18) If in doubt as to whether to pack something that you don’t think it essential, consider whether or not you’ll be able to buy it on the route. If you can, then leave it behind.

19) Wrap a load of duct tape around your seat post. You won’t even notice it’s there and will find so many uses for it.

20) If you don’t want to carry spares, leave your cables long at the end and wind them into a loop. If your cable breaks then you can at least tie it to get you to the next bike shop.

21) Try a quick tour a few weeks before you head off. Take everything you’re planning to carry with you away for a one night stay to iron out any obvious issues.

22) Buy a lightweight wind-up torch and never be left in the dark by an empty battery.

23) A metal water bottle filled up with really hot water and wrapped in a sock makes a great hot water bottle alternative for cold nights.

24) A lid from a yogurt pot can make a good plug alternative if the sinks at the campsite don’t have one.

25) Down sleeping bags tend to be the best for cyclists. Aim for a weight around 1kg which should do you well down to about -8 C (fully clothed!).

26) If a restaurant is busy, then eat there. If it’s full of locals then it’s probably good.

27) Paint your tent pegs a bright color before you leave so they are easy to see when you pack up each day.

28) If you are going on a really long tour, consider a steel bike. You are more likely to find a welder in remote parts of the world than someone who can deal with cracked carbon.

29) Try to plan your tour so it is not all about the distance. There will be things you just want to stop and see. The idea of traveling is to experience things, meet people, and reflect.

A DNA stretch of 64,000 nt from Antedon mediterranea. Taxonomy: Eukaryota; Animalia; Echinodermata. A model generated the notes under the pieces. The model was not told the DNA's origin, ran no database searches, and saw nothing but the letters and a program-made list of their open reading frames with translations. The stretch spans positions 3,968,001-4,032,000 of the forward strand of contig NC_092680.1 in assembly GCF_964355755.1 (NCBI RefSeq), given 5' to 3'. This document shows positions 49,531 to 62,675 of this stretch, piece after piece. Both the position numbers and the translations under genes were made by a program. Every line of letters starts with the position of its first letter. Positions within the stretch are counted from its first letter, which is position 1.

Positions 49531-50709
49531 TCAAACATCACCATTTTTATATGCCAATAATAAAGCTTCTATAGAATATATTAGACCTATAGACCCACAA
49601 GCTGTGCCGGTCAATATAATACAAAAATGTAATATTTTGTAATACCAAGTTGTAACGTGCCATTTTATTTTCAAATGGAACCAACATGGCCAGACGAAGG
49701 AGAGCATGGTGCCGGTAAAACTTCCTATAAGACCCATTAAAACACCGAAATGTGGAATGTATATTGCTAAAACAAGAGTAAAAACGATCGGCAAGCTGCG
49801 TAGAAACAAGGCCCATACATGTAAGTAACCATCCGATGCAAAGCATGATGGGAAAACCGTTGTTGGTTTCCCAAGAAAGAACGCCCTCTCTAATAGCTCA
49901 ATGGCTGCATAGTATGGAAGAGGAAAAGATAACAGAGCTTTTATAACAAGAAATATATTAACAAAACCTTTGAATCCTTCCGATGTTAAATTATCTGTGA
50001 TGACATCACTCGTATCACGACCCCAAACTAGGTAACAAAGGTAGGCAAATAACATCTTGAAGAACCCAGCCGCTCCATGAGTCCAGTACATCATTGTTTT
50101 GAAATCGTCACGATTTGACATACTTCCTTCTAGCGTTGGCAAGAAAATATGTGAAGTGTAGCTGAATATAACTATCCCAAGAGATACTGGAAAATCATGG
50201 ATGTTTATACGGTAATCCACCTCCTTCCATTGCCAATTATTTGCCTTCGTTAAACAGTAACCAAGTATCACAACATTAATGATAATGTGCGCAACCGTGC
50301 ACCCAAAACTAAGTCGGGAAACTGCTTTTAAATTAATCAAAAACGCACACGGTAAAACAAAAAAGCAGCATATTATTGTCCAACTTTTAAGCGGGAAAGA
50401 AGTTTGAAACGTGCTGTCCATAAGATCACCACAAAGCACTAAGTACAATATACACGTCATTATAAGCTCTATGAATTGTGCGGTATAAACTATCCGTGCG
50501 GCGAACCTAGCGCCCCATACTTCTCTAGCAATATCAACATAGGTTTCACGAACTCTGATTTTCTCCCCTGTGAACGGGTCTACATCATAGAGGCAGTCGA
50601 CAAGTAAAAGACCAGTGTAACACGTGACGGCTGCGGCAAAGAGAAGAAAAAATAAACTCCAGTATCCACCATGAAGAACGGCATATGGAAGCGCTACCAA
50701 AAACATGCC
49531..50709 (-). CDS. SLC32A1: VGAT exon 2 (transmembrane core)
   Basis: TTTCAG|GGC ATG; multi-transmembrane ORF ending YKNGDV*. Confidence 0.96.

30) In non-English-speaking countries, try speaking to the youngsters, they are more likely to know some English.

31) Make a checklist of the things you absolutely cannot do without and double check it every day before you leave (wallet, phone, passport, camera, etc)

32) Have at least one day when you haven’t planned anything at all. Just amble along until you get somewhere interesting, then stay there.

33) Double tape your handlebars for better grip and less numbness.

34) Make your tea or coffee the night before and leave it in your flask. Should still be warm in the morning and saves waiting for the stove to be fired up.

35) Buy decent quality water bottles so your water doesn’t taste of plastic and stays cool. I suggest the Camelback Podium Chill.

36) If you plan on shaving, take oil, not foam. The bottles weigh only 20g, and is better than just using soap.

37) Swiss army knives were designed for this kind of adventure. Bottle opener, small knife, screwdriver, scissors. No better practical multi-tool.

38) Cheap earplugs hardly add any weight, but are great for getting sleep at a busy campsite.

39) VISA debit cards are accepted in more cash machines around the world than any other.

40) Buffs are brilliant. They can keep your head warm, double as a scarf off the bike and work as an eye mask on a bright campsite. Check them out here.

41) Double check your camping spot before you leave. The worst miles are heading back to pick up something you’ve forgotten!

Tags from the story

Leave a Reply

Your email address will not be published.

This site uses Akismet to reduce spam. Learn how your comment data is processed.

Read More" />